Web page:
In Awash Bune kebele, in Ethiopia’s Oromia Region, women don’t plough the fields. They hire labourers or leave the ploughing for their husbands. This is largely because the heavy plough and maresha, or wooden beam, weighs seven kilograms before it’s covered in heavy, sticky, waterlogged mud.
But this doesn’t stop women from having an opinion on how ploughing should be done in their fields.
Aster Etuche and Tslahy Tedesu are two women farmers in Awash Bune kebele who have learned about the Aybar BBM plough on the radio and are now using it, sharing one plough between six farming families.
Tslahy Tedesu (left) and Aster Etuche outside their respective homes
The Aybar BBM is a made-in-Ethiopia innovation. It’s a lighter broad-bed and furrowmaker, just half the weight. It’s meant to assist in creating furrows for draining waterlogged soils and for creating broad beds in which the seeds will germinate. In Ethiopia, only 25% of the 7.6 million hectares of vertisols are used for farming, because much of the rest is too waterlogged for planting.
Aster and Tslahy tune in to Atota, the farmer program on Oromia Radio, each week. Aster keeps the radio in her home, locked away as a prized possession, between meetings, pulling it out when the women gather to tune in.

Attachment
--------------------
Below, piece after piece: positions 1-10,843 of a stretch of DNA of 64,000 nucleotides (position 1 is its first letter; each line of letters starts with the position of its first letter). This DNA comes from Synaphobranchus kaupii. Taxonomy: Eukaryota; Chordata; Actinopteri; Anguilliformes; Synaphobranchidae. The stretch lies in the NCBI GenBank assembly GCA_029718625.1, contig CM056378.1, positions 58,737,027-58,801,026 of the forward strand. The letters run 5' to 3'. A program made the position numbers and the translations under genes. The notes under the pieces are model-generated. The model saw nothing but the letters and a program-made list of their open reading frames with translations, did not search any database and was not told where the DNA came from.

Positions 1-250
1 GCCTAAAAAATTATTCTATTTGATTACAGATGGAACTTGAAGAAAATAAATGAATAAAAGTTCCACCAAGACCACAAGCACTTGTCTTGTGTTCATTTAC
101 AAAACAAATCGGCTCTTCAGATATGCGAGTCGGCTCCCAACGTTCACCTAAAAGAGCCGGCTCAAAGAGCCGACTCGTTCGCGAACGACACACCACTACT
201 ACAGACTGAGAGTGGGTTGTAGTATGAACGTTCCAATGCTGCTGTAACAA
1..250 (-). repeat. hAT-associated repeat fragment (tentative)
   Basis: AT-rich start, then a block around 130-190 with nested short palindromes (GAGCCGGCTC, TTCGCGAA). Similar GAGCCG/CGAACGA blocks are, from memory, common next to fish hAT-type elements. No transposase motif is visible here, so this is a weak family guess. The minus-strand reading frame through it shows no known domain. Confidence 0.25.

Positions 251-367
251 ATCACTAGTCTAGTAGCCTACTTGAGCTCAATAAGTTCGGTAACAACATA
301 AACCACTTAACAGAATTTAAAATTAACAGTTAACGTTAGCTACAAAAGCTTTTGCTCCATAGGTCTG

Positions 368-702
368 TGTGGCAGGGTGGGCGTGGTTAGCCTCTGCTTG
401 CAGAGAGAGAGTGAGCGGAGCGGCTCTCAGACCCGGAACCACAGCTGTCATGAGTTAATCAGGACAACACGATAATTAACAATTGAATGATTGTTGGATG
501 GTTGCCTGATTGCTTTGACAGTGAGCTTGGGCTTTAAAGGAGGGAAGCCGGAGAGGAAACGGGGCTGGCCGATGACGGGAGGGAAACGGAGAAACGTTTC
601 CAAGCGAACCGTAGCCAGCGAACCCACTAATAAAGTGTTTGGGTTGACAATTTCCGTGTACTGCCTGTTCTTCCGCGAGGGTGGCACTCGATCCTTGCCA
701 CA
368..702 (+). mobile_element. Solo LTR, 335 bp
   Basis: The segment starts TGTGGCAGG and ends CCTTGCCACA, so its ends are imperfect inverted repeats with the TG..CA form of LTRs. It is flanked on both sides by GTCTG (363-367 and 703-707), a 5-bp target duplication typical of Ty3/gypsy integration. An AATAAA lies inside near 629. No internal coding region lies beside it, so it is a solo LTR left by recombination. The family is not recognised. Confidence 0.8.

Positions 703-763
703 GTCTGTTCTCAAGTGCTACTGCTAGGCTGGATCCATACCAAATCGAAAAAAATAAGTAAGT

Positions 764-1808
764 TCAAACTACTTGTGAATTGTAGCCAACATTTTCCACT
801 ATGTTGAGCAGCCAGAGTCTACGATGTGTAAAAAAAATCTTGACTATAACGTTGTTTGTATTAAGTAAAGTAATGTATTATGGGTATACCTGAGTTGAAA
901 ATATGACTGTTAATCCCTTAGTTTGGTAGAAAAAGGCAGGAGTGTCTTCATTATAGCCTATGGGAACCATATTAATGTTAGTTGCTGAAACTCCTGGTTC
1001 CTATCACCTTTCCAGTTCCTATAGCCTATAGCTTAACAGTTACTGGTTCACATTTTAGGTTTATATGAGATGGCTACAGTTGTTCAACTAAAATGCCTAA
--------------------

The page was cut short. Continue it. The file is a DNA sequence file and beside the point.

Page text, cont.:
After learning about the advantages of the Aybar BBM, and hearing from other farmers who have used it, they decided to make the investment. Rather than each purchasing one, however, they decided to share, taking turns when using it before they plant wheat.
Aster says the Aybar BBM is an improvement because the oxen do not have to be as strong to pull the plough through the waterlogged soil. And it doesn’t put the seeds far into the soil like the former broad-bed and furrowmaker. It also creates nice, straight furrows and is easier to lift out of the soil.
Tslahy Tedesu plants a quarter acre of wheat. She says they harvested 25% more wheat last season after using the Aybar BBM.
This was part of a project to use information and communication technologies to scale-up agricultural technology in Ethiopia, which was made possible with the support of Digital Green through USAID’s New Alliance ICT Extension Challenge Fund, a component of the New Alliance for Food Security and Nutrition.
Launched in 2012 at the G-8 Summit, the New Alliance for Food Security and Nutrition is a partnership that contributes to the African Union’s Comprehensive Africa Agriculture Development Programme (CAADP). It aims to address constraints that prevent smallholder farmers, especially women, from increasing their output. The New Alliance ICT Extension Challenge Fund focuses on contributing to this goal by supporting financially sustainable ICT-enabled extension services to help reach more farmers so they adopt new techniques that can increase their productivity.